Eugen Blume was born in Bitterfeld, Germany, in 1951. He studied Art History, Archeology, Aesthetics and Cultural Studies at the Humboldt University Berlin, receiving his diploma with a thesis on the conception of art in Joseph Beuys’ work. From 1981 on, he worked as a research assistant in the copperplate print room of Berlin’s State Museums. Blume obtained his doctoral degree with a dissertation on Ludwig Justi and the Contemporary Museum at the National Gallery between 1919 and 1933. Blume has been working at the Hamburger Bahnhof – Museum für Gegenwart – Berlin, from 1995 onward. Already in 1993, he began setting up the media archive on Joseph Beuys. He has been the director of the Hamburger Bahnhof since 2001, becoming honorary professor at the Bremen Academy of Arts in 2005, and holding the honorary professorship at the Academy of Fine Arts in Braunschweig from 2010 on. Responsible for many exhibitions, Professor Blume has also published widely on the art of the 20th and 21st century.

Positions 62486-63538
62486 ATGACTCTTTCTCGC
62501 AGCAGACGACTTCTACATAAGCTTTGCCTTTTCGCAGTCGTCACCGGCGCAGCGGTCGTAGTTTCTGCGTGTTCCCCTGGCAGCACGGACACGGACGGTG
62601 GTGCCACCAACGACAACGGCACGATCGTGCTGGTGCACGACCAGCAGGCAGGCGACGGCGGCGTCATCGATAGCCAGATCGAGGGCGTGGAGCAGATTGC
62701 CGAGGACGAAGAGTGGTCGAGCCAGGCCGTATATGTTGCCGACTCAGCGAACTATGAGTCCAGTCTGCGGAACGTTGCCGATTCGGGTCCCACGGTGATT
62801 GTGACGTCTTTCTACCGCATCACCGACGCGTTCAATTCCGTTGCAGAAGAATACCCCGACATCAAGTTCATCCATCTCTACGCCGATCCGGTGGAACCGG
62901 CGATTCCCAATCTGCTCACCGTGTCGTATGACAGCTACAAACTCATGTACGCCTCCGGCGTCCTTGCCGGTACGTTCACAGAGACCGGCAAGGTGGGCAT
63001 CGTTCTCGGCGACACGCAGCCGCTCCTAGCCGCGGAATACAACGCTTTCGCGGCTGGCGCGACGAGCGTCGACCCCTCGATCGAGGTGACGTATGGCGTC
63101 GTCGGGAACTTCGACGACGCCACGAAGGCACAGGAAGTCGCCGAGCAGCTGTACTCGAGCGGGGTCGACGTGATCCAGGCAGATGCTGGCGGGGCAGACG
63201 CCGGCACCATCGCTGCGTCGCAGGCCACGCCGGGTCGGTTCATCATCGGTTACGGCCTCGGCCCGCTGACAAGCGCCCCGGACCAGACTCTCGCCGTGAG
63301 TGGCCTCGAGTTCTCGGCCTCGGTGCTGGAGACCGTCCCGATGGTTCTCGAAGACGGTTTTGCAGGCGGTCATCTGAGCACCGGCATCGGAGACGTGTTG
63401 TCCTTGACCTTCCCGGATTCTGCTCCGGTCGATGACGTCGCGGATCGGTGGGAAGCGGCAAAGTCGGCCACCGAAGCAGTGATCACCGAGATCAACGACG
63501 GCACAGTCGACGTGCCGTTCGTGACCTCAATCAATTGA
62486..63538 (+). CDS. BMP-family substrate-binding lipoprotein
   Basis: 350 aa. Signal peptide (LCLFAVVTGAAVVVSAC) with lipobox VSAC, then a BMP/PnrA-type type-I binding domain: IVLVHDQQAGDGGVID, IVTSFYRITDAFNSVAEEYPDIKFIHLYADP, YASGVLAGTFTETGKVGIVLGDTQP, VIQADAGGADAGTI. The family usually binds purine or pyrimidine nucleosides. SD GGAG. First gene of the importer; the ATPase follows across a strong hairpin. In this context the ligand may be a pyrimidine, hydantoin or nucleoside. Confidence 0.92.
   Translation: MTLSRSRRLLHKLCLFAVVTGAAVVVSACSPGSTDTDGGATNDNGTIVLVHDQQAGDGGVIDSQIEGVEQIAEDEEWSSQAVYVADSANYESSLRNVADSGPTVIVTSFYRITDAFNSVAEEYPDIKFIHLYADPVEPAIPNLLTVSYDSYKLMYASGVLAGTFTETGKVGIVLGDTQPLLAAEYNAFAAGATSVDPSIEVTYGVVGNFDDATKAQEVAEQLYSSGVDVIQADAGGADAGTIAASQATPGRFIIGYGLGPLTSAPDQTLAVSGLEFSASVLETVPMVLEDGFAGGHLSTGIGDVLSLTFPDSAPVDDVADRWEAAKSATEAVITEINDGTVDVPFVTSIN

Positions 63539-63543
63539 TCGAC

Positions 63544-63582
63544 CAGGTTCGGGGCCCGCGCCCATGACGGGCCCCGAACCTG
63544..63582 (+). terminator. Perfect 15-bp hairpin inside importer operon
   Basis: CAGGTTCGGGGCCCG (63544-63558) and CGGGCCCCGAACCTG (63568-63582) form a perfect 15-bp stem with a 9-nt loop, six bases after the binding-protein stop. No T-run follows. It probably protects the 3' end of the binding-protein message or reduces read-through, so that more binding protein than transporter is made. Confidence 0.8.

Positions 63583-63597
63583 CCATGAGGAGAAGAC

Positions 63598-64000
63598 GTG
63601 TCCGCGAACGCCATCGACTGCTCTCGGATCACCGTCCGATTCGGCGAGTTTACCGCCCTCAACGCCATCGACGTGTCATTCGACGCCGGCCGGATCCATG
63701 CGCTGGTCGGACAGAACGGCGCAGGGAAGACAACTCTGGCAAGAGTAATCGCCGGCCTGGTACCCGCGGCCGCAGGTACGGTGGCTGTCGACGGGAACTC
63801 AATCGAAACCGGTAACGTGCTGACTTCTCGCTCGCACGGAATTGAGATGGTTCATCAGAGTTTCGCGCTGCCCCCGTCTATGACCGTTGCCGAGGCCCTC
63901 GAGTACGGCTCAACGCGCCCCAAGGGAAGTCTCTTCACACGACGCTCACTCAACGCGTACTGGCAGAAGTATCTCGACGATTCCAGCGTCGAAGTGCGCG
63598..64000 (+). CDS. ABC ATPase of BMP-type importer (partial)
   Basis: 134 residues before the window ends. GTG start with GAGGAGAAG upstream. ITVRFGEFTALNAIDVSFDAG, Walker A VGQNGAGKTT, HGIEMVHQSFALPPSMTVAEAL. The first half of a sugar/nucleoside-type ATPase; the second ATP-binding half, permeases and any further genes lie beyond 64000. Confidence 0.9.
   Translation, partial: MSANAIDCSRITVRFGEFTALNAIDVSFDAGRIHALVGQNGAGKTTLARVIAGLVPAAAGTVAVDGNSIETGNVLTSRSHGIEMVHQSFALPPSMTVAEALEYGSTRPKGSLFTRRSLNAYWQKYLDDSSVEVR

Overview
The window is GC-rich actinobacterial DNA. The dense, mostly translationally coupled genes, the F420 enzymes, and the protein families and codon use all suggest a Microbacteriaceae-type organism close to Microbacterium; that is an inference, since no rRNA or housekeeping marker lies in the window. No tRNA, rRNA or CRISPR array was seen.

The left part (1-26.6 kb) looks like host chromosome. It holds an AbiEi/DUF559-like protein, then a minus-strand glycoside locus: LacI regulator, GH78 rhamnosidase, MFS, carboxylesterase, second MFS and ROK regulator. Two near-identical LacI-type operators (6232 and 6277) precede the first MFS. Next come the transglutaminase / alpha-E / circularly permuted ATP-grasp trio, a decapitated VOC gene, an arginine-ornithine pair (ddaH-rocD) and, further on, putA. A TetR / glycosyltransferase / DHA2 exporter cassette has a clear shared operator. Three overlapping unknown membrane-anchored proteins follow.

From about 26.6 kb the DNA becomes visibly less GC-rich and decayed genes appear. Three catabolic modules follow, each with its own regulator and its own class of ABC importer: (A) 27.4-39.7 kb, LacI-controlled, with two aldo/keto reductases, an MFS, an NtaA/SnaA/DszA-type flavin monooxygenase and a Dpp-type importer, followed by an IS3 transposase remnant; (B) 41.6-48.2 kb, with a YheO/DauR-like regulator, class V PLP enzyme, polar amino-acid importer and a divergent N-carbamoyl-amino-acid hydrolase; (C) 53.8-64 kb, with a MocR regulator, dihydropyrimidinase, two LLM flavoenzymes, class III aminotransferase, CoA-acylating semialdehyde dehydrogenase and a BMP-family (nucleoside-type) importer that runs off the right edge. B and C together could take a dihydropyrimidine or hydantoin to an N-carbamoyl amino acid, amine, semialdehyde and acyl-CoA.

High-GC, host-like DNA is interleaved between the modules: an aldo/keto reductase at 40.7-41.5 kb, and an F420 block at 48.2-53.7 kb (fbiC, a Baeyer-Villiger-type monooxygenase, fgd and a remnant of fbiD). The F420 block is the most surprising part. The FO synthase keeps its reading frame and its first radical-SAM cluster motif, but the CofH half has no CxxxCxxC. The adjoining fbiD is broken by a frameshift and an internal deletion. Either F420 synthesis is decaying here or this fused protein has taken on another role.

Hans-Friedrich Bormann – Assistant professor (Akademischer Rat) at the Institute for Theatre and Media Studies at the University of Erlangen-Nuremberg. Diploma and PhD in Drama, Theater, Medien (Applied Theatre Studies) at the University of Gießen, between 2003-2009 lecturer at the Institute for Theatre Studies at the Freie Universität Berlin and research associate within the Collaborative Research Centre SFB 447 Performative Cultures. Areas of research: history and theories of the performing arts, relations between writing and sound, aporias of improvisation, John Cage.